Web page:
Being Here, Going Beyond: Paintings by Percy Fortini-Wright, artist talk and reception by a multiracial artist interested in combing diverse materials and imagery to create urban streetscapes and bold portraits of imaginary people that share a beautiful sense of movement and anticipation. Exhibition is on view from November 5th at 5:00 PM-January 8th in the Hollister Lobby.

PRIDE/ Student SafeZone Training, an ally training program for the Lesbian, Gay, Bisexual, Transgender, Queer and Questioning community, is being presented by Babson College staff on November 11th, 7:00 PM- 8:30 PM in Babson 203. Participate and receive a sticker to identify your space as a ‘Safe Zone’.

 

Things to do in Boston

Looking for things to do this weekend? The Free Press has some suggestions to explore, alone or with friends:

Second Annual Celebration of Entrepreneurship of All Kinds, connect with a diverse group including startups, nonprofits, and corporate leaders. Listen to the innovative stories from Boston Public Market, Rapid7, PillPack, and more on November 3rd at 6:00 PM.

Photoshop Workshop, learn essential digital image editing techniques, foundation skills needed for retouching and image editing, as well as create high quality images. Take this course at the American Graphics Institute on 120 Presidential Way Woburn, MA 0180. November 2nd 9 AM- November 3rd 4:30 PM, Admission required (includes curriculum, materials, and all computer and lab fees).

Celebrate Global Entrepreneurship Week with Women of Mass Challenge, at the Women Founders Quick- Fire Challenge. This event will engage members of the audience through group brainstorming and highlight the growth challenges of four women-led startups. Build your network and celebrate the art of entrepreneurship quick-fire style on November 12th, 6:00 PM- 8:00 PM, 21 Drydock Avenue, 6th Floor Boston.

           

Get To Know The BFG

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As business majors, sometimes we forget that there are so many alternative, non-traditional sectors of business we can develop a career in. These industries include fashion, music, public policy, and sports management. We are often geared toward marketing or investment banking,or in the case of Babson, entrepreneurship. This was difficult for me my first semester at Babson because I knew I wanted to do business,but I wanted an opportunity to be creative. Like many Babson students, I want the opportunity to make people think and challenge what already exists.  

This mentality gave Babson students a desire to create more opportunities in the business of fashion at Babson. There are so many artistic, stylish people on campus that we do not even know about. The Babson Fashion Group has been working to change this. Virginia Mhasavi voiced that “when she came to Babson, there was no fashion organization on campus.” The problem was that there was no formal outlet for Babson students to express their fashion interests and acquire the resources their need. Often, we have to find our own resources, and in such a competitive industry, that can incredibly challenging. Mhasavi stated that finding her first fashion internship was quite difficult, but eventually through the CCD, she was able to learn about alumni connections in the fashion industry such as Ruthie Davis, the ladies shoe designer. Much like many Babson students, she wanted to explore opportunities beyond operations and retail. She wanted shadow a designer and work in the creative decision making aspects of the industry.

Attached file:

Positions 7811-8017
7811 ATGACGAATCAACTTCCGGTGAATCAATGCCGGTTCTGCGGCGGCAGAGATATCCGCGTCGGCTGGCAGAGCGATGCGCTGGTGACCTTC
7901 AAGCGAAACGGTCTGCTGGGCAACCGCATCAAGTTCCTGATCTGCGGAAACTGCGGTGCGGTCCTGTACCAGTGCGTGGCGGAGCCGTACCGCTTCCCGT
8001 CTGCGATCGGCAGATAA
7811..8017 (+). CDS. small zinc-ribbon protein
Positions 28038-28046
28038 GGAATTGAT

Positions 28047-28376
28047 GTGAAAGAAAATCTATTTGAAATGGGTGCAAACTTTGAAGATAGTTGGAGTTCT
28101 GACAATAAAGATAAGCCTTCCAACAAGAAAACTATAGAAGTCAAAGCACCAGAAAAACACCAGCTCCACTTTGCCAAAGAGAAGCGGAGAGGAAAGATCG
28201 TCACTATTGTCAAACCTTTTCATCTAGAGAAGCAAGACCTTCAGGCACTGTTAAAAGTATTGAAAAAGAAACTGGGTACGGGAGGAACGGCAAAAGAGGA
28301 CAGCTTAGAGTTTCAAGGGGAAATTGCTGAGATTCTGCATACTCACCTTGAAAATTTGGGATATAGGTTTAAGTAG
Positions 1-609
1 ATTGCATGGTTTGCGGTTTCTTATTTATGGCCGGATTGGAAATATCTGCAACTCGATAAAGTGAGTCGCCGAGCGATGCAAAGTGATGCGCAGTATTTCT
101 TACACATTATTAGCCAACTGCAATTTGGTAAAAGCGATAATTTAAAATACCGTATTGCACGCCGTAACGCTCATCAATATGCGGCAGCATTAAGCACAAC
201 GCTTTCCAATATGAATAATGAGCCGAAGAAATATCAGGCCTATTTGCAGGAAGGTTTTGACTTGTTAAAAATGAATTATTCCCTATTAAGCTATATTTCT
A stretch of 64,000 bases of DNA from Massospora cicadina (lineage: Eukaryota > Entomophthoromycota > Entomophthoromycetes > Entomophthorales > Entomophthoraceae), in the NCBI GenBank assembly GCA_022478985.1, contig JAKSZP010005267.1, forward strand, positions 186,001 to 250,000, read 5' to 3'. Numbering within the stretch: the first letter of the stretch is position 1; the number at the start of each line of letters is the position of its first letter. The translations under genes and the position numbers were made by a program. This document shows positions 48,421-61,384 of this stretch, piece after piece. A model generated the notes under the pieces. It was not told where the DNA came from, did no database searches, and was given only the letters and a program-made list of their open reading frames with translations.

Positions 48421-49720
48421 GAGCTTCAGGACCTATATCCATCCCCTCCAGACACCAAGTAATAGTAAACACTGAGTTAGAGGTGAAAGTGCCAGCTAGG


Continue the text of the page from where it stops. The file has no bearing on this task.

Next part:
Biggest class size in Babson’s history

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In the history of Babson College, the first-year class of 2020 is undoubtedly the biggest cohort that matriculated, with the numbers showing that at 588 students, about 60 more students chose to enroll this year as compared to the previous year.

The acceptance rate, which dropped from 28% to 26% last year, currently stands at 25%–the lowest it has ever been thus affirming that the admissions process has become even more selective. In addition, the yield rate which traditionally stands at 27-28% was higher this year, which means that although the admitted students are academically more competitive and are likely to have other choices among top notch schools, a greater number of the first-years chose to complete their undergraduate degree at Babson.

It is thus upon the Office of Undergraduate Admissions Office to adjust the algorithm used to determine selection and yielding of students because as the Dean of the Undergraduate School, Ian Lapp confirms, “The population growth seen this academic year was unintentional and will not be the class size for future incoming cohorts.”

This year’s large intake does reflect a growing level of interest in Babson and its commitment towards promoting entrepreneurship of all kinds, however, the size of the campus cannot fully support additional students. The population increase has had an impact on the availability of adequate housing on campus with the effect being that several transfer students lacked on-campus housing this year while several rooms in residential houses were subdivided to accommodate more students.

Similarly, despite the warm reception of the new dining services from Chartwells, there has been the tendency of long queues forming during peak hours of the day at both Trim and Reynolds. There has also been limited opportunity to adjust class schedules or take some of the required courses, which prompted the Registrar’s Office to add more sections to certain courses in order to accommodate the increasing numbers. Finding parking spaces in the designated campus areas has become an even greater struggle with students commenting that “I’m trying to find parking or I had to park far away” is currently a valid excuse for being a few minutes late to class.